Among authors performing LA, there is an agreement about the fact that when LA is employed the anaesthesiologist must be ready to institute full GA at any moment [18, 24].

Procedural timing appears to be higher when GA is preferred and particularly when preprocedural TEE is performed. ICU stay also seems to be longer in this groups however, given the variability of periprocedural approaches used in these institutions, any conclusion about timing and cost seems inappropriate [16,17,18,19,20,21,22,23].

Postprocedural management should be investigated in anesthesiological literature about TAVI because many aspects are not sufficiently cleared. First of all, which is the best postprocedural hemodynamical monitoring? Then, major attention should be drawn to complications like postprocedural bleeding and surgical intervention, antiplatelet therapy, development of renal injury and its prevention and treatment, incidence and prophylaxis of infections.



Seven years after the first successful implantation, many aspects about perioperative anesthesiologic management for TAVI are still to be defined. Surely, the presence of a cardiovascular anesthesiologist is mandatory, given procedural technical aspects and patient features.

Anesthetic strategies vary in the different Centers. Authors performing GA conclude in their works that LA would probably be a valid alternative in the future. Many groups already employ routinely LA for TAVI and their procedural and periprocedural success demonstrate that it is feasible, with many possible advantages. In our experience, LA or GA are both valid alternatives, to be titrated according to patient’s characteristics and procedural instances. There is need for a randomized controlled trial of LA versus GA to determine the best anesthesiologic strategy for this kind of procedure.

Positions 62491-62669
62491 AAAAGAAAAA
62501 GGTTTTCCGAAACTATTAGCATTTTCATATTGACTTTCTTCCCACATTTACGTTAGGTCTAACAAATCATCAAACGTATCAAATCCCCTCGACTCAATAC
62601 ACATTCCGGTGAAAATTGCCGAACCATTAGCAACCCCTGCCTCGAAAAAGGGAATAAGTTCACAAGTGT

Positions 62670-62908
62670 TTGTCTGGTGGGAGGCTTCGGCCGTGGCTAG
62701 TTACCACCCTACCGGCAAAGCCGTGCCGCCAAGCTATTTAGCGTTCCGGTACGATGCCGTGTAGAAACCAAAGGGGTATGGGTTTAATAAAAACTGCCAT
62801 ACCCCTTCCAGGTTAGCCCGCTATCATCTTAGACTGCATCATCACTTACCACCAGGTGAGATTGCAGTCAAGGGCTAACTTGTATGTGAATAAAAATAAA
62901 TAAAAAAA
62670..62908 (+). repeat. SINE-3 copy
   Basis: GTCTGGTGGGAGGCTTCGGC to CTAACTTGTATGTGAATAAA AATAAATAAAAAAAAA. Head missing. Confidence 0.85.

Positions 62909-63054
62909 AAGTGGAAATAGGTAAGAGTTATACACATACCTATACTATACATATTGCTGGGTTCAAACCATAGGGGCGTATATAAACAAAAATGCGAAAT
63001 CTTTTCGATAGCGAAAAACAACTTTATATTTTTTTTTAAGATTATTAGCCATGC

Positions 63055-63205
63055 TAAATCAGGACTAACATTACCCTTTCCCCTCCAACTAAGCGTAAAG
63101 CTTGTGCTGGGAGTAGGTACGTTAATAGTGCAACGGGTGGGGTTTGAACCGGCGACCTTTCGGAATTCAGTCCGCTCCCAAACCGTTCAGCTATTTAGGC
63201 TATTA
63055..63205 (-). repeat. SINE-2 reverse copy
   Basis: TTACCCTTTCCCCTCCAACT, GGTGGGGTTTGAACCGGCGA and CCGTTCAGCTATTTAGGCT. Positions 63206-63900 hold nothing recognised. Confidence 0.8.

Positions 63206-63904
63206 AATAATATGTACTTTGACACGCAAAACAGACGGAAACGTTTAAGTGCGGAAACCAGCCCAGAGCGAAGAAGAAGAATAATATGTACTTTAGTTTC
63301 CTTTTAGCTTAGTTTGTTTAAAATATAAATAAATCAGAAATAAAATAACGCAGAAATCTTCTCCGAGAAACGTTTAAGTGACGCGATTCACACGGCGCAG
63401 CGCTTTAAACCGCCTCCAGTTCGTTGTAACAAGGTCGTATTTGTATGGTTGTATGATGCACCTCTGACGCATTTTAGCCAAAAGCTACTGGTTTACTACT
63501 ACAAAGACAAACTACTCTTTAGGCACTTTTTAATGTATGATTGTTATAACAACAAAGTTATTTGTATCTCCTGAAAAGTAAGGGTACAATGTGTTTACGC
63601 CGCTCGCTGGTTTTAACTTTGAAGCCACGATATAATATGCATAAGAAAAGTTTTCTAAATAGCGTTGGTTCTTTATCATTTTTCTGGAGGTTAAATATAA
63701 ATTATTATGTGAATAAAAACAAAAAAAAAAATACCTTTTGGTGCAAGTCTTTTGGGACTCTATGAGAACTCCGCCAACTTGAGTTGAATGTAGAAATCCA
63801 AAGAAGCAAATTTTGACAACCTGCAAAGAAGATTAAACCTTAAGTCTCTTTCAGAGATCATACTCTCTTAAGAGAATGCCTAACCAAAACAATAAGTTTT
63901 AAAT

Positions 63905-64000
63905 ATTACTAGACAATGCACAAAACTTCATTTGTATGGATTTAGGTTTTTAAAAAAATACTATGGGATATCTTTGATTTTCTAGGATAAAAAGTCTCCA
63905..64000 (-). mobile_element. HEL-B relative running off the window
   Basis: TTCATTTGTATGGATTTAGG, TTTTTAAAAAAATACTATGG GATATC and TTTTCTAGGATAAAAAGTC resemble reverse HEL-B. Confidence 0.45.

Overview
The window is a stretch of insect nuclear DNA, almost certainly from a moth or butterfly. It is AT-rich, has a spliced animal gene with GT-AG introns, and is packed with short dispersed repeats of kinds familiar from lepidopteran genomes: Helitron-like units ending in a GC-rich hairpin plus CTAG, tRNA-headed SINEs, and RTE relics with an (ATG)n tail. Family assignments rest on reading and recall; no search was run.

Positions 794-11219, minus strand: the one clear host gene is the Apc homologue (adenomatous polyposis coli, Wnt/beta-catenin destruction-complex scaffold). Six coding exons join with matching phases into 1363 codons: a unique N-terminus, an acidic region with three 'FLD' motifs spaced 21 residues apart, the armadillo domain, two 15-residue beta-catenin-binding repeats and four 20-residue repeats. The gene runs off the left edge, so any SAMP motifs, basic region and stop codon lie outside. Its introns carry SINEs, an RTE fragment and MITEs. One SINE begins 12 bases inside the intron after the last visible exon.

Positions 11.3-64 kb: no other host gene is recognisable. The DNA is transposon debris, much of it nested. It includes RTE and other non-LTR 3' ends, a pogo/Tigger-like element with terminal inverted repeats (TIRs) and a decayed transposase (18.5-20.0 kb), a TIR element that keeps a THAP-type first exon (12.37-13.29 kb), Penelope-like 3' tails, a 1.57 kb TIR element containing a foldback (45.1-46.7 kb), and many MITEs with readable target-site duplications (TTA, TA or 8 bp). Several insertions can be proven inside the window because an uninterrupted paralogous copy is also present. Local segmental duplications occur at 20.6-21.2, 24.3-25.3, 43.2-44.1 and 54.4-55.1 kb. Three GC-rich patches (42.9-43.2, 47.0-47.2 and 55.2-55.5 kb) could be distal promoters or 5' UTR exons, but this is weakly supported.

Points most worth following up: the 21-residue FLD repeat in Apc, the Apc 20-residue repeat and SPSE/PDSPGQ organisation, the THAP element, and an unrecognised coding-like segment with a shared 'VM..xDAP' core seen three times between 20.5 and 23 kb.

1. Iung B, Baron G, Butchart EG, et alii. A prospective survey of patients with valvular heart disease in Europe: The Euro Heart Survey on Valvular Heart Disease Eur Heart J 2003; 24: 1231-1243.
  2. Oppizzi M. Echocardiography in the perioperative decision making of patients with aortic stenosis HSR Proceedings in Intensive Care and Cardiovascular Anesthesia 2009; 1: 7-15.
  3. Carabello BA, Paulus WJ. Aortic stenosis Lancet 2009; 373: 956-966.
  4. Bonow RO, Carabello BA, Kanu C, et alii. ACC/AHA 2006 guidelines for the management of patients with valvular heart disease: a report of the American College of Cardiology/American Heart Association Task Force on Practice Guidelines (writing committee to revise the 1998 Guidelines for the Management of Patients With Valvular Heart Disease): developed in collaboration with the Society of Cardiovascular Anesthesiologists: endorsed by the Society for Cardiovascular Angiography and Interventions and the Society of Thoracic Surgeons. American College of Cardiology/American Heart Association Task Force on Practice Guidelines; Society of Cardiovascular Anesthesiologists; Society for Cardiovascular Angiography and Interventions; Society of Thoracic Surgeons Circulation 2006; 114: 84-231.
  5. Iung B, Cachier A, Baron G, et alii. Decision-making in elderly patients with severe aortic stenosis: why are so many denied surgery? Eur Heart J 2005; 26: 2714-2720.
  6. Descoutures F, Himbert D, Lepage L, et alii. Contemporary surgical or percutaneous management of severe aortic stenosis in the elderly Eur Heart J 2008; 29: 1410-1417.
  7. Maganti M, Rao V, Armstrong S, et alii. Redo valvular surgery in elderly patients Ann Thorac Surg 2009; 87: 521-525.
  8. Rosengart TK, Feldman T, Borger MA, et alii. Percutaneous and minimally invasive valve procedures: a scientific statement from the American Heart Association Council on Cardiovascular Surgery and Anesthesia, Council on Clinical Cardiology, Functional Genomics and Translational Biology Interdisciplinary Working Group, and Quality of Care and Outcomes Research Interdisciplinary Working Group Circulation 2008; 117: 1750-1767.
  9. Latsios G, Gerckens U, Grube E. Transaortic transcatheter aortic valve implantation: a novel approach for the truly “no-access option” patients Catheter Cardiovasc Interv 2010; 75: 1129-1136.
  10. Moynagh AM, Scott DJ, Baumbach A, et alii. CoreValve transcatheter aortic valve implantation via the subclavian artery: comparison with the transfemoral approach J Am Coll Cardiol 2011; 57: 634-635.